The Opioid Epidemic Affects People With Mental Illness

Next week, the House is expected to vote on multiple pieces of legislation to address
the opioid epidemic, including several bills that will help improve mental health and
substance use care for all Americans.
One bill up for a vote next week will address the fair and equal treatment of health,
mental health and substance use conditions—including the fair treatment of all health
information. NAMI has been actively working to align an outdated federal regulation
known as 42 CFR Part 2, which keeps providers from accessing important information
on a person’s substance use history, with the Health Insurance Portability and
Accountability Act (HIPAA).
Providers who treat mental health and other health conditions need to know if a person
has a substance use condition in order to treat all health conditions appropriately.
Substance use—or a history of substance use—can change a treatment plan. Without
knowledge of a person’s substance use, health care providers may take actions that
can lead to:
• Inappropriately prescribing opioid medications
• Inadvertently triggering substance use relapse
• Deaths due to overdose
Last month, to help advance this legislation, NAMI Ohio Policy Director Dustin McKee
testified before the House Energy & Commerce Committee’s Subcommittee on Health
to share the moving personal story of his brother, Brandon. Thanks in part to Dustin’s
powerful testimony, the House will vote next week on H.R. 5795, the Protect the
Confidentiality of Substance Use Disorder Patient Records Act. By aligning 42 CFR Part
2 with HIPAA, the bill will allow for better integration and coordination of treatment—and
better outcomes for people with mental health and substance use conditions.
In addition to H.R. 5795, there are a number of other bills being considered by the
House, including legislation that will:
· Make it easier for people who have Medicare to access telemedicine for mental
health and substance use care (Access to Telehealth Services for Opioid Use Disorders
Act - H.R. 5603);
· Require the Children’s Health Insurance Program (CHIP) cover mental health and
substance use conditions (CHIP Mental Health Parity Act - H.R. 3192); and
· Allow people using Medicare Part D to get prior authorization electronically from
their health care providers for needed medications (PASS Act of 2018 - H.R. 5773).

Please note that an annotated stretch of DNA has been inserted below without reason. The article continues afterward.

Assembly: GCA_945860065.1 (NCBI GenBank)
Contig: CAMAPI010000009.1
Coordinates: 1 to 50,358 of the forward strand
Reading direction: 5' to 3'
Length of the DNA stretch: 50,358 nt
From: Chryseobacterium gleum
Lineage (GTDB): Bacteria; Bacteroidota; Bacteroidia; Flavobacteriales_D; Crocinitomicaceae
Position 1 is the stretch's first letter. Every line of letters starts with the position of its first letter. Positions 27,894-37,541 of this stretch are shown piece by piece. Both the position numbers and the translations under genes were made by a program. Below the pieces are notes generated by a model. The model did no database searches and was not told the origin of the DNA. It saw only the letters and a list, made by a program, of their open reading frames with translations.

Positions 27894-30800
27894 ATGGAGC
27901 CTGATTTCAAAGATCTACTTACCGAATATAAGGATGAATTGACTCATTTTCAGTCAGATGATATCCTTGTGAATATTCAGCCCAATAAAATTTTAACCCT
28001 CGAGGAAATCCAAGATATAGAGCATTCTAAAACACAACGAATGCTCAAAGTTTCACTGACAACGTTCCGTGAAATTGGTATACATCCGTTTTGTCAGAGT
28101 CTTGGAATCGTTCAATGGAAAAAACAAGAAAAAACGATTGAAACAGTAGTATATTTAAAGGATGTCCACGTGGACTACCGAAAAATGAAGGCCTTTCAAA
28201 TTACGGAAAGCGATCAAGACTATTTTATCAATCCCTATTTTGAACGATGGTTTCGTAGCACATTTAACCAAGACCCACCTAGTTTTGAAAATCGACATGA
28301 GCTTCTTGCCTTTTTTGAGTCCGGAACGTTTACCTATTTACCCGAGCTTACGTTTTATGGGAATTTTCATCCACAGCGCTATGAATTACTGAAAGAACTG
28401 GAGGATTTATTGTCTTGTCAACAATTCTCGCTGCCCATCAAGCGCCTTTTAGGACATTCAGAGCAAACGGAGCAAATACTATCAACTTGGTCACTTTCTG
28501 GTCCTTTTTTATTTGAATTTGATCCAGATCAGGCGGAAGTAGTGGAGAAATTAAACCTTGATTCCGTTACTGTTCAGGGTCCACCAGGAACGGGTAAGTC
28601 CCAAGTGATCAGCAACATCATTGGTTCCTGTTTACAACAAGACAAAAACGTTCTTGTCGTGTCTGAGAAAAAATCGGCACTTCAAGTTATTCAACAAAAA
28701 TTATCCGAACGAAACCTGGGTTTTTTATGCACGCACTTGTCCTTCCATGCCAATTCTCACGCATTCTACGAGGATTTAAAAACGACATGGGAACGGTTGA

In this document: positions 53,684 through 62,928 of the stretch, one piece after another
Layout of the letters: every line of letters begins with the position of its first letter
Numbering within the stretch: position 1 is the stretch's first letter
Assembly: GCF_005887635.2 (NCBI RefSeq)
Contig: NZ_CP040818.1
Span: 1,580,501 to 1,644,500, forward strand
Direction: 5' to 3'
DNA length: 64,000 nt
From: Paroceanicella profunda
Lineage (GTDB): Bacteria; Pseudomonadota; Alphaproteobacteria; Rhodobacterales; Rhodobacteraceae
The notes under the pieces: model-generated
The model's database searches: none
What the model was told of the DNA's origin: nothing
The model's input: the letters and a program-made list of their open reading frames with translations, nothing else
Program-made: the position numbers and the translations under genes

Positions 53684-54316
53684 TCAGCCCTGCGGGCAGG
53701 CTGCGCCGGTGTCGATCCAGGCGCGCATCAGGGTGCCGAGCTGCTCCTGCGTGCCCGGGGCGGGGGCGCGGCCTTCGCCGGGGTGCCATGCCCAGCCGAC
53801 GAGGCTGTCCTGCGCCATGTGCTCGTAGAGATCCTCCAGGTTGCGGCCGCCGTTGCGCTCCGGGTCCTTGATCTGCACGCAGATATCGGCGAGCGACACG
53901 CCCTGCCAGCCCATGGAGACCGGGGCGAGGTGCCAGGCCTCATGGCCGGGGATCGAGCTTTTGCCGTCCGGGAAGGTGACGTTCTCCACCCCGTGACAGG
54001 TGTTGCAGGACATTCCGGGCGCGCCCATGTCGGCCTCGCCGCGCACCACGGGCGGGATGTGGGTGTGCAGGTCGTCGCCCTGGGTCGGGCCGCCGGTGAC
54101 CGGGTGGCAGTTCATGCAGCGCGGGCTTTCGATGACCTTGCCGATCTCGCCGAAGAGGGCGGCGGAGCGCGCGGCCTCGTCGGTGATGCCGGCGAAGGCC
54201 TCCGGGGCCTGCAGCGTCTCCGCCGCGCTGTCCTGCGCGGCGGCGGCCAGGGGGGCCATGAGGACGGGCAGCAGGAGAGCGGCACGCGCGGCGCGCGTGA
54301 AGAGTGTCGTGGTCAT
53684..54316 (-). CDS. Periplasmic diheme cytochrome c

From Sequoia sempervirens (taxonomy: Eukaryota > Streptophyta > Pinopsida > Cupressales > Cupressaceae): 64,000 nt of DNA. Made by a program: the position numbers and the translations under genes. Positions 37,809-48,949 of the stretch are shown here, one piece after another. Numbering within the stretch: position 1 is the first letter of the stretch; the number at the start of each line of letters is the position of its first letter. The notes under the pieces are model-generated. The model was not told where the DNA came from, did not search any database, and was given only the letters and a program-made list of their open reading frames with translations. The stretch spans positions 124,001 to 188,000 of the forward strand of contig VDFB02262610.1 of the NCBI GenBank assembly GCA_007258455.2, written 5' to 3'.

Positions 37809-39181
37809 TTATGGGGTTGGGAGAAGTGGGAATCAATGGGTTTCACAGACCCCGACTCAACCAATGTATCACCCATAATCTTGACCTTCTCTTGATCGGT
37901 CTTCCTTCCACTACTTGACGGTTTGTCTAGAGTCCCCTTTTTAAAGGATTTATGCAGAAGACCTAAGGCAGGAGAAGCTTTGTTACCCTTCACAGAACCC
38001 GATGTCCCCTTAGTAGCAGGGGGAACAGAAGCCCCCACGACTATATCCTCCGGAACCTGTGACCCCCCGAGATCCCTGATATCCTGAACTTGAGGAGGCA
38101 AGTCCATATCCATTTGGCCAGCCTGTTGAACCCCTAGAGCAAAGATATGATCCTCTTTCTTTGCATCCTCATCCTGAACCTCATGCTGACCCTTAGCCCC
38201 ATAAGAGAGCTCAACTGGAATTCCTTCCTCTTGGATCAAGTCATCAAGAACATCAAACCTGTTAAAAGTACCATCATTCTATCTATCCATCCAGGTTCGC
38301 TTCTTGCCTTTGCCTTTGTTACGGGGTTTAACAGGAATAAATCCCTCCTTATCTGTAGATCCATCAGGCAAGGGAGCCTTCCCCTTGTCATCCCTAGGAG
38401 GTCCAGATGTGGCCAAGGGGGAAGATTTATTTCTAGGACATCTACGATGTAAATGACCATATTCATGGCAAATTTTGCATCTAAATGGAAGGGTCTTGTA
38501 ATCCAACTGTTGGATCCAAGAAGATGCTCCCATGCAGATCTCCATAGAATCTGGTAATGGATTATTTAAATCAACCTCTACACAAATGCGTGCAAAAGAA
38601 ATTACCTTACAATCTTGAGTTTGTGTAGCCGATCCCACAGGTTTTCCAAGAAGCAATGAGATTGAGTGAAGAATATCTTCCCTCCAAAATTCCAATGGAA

Before next week’s vote, we need NAMI leaders and advocates to urge their
Representatives to vote for these important pieces of legislation.
Advocacy alert

Subject line: ACT NOW: Opioid legislation moving
Next week, the House will consider multiple pieces of legislation to address the opioid
epidemic, and many of these bills will improve mental health and substance use care.
Representatives will consider legislation that will:
• Make it easier for people who have Medicare to access telemedicine for mental
health and substance use care (Access to Telehealth Services for Opioid Use Disorders
Act - H.R. 5603);
• Require the Children’s Health Insurance Program (CHIP) cover mental health and
substance use conditions (CHIP Mental Health Parity Act - H.R. 3192); and
• Allow people using Medicare Part D to get prior authorization electronically from
their health care providers for needed medications (PASS Act of 2018 - H.R. 5773).
The House will also vote on a bill that will treat health information fairly across all
conditions, improving outcomes for people with mental illness and substance use
disorders. An outdated federal regulation known as 42 CFR Part 2 keeps health care
providers from accessing information about a person’s substance use condition history,
which may lead to inappropriately prescribing opioid medications or inadvertently
triggering substance use relapse—and in some cases, leading to harmful health
consequences and even drug overdose deaths.
H.R. 5795, the Protect the Confidentiality of Substance Use Disorder Patient Records
Act, will align 42 CFR Part 2 with Health Insurance Portability and Accountability Act
(HIPAA) regulations. This will allow for better integration and coordination of treatment—
and better outcomes for people with mental health and substance use conditions.
Act now. Ask your Representative to support these bills to address the opioid crisis
and provide improved care for all people with mental health and substance use
conditions.


Email now.